In 1975, after establishing the Gharial Research and Conservation Unit in Tikarpada, Odisha became the only state in the country with all three species of the reptile: muggers, saltwater crocodiles and the critically endangered freshwater gharials. The latter, named after a bulbous growth called ‘ghara’(translated to pot) on the tip of a male’s snout, is the most aquatic of the three and never moves far from the water. Females lay eggs on sandy banks of rivers such as the Satkosia. The idea of being at close quarters with a giant lizard that has thick, scaly skin and long, thin jaws has stirred up mild panic.
However, being adventurous has been paying off all day. So, I take a deep breath, throw caution to the winds and step gingerly into the boat. We aregoing for a ride in a crocodile-infested river. In a canoe!
The two boatmen, Tapan and Bijoy, take their spots on opposite ends and help us squat in the middle of the boat.
I can focus on nothing but suspicious ripples and floating objects for the first few minutes. The younger boatman, Tapan, makes a habit of spotting something interesting, dangling a bait, yanking it with glee and dumping it back into the water because it does not qualify as an ingredient for a meal. Each time he does that, we sway a little, and I post telepathic pleas in his direction. He always misses the frequency.
Slowly, I feel myself loosening up. We glide unhurriedly over the expanse of shimmering water, where millions of shining diamonds seem to be afloat. Ahead of us, layers of mountains dip and rise with curves as gentle as the changing seasons. The silence is broken by the sound of oars lapping with a calming rhythm. A buff river lapwing raises its black crest in alarm, a grey cormorant stretches its neck from a rocky perch, and a white egret skims over the glassy surface.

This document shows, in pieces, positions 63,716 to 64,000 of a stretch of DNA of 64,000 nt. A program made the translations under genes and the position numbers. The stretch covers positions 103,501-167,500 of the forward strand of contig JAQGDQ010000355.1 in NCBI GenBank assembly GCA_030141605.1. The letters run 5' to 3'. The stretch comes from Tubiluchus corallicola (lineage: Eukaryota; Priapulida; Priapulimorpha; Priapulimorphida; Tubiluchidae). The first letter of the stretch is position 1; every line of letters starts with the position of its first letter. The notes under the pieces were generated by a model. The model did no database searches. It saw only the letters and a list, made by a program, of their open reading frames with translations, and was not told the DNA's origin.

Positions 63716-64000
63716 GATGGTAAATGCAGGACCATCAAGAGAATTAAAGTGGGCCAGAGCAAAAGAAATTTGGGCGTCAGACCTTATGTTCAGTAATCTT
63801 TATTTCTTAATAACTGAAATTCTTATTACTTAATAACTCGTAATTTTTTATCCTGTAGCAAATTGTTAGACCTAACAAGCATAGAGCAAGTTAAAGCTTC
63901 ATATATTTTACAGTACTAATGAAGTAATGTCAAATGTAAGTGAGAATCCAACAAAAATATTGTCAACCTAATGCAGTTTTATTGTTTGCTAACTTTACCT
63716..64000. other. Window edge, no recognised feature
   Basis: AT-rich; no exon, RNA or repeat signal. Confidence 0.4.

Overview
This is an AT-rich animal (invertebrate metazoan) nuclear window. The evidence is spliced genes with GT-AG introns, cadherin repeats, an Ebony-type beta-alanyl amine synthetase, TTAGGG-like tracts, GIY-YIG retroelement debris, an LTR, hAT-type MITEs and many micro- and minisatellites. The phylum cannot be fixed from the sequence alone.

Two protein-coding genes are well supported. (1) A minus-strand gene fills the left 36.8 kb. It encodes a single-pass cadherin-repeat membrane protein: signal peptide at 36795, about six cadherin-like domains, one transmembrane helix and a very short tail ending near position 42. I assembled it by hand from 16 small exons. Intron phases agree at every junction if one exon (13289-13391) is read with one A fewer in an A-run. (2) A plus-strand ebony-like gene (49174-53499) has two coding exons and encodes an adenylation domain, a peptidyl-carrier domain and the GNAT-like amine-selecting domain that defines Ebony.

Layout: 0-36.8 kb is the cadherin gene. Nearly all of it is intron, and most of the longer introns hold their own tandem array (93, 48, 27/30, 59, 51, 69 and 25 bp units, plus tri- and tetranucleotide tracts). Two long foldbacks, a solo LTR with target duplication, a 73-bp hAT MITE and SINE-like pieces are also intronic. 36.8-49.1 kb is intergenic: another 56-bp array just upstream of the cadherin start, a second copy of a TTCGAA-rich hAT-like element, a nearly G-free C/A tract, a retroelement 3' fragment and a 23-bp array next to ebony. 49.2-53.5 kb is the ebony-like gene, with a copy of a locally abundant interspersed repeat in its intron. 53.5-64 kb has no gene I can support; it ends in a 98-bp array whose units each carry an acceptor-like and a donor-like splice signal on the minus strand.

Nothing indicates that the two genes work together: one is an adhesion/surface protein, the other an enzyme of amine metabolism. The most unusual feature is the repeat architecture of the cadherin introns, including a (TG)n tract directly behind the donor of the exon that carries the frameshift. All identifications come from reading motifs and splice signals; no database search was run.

My thoughts drift to the crocodile conservation programme started by the State Forest Department in 1975 with three rearing centres: muggers in Ramatirtha (Mayurbhanj), saltwater crocodiles in Bhitarkanika (Kendrapara) and gharials in Tikarpada (Angul). Despite regularly releasing crocodiles into the natural waters of Satkosia Gorge, the population of gharials had not risen significantly in 15 years. Finally, last year, hatchlings were sighted in the natural habitat after gharials mated in the Satkosia Gorge. Odisha’s Forest Department officials are hopeful of a much-awaited upswing in the area’s gharial population.
Fishing urges subsided, Tapan transfers his attention to us and kicks off a conversation by asking where we have come from. The mention of Delhi sparks off a succession of innocent but intelligent questions. “How big is Delhi? Is it very crowded? How many people live there? Don’t you lose your way when you move around?” We answer each of his questions indulgently, observing his expressions that range from indifference to surprise to fascination. Finally, his curiosity appears to be sated with a stock of newly acquired knowledge about the strange land full of people, where men and women both drive cars.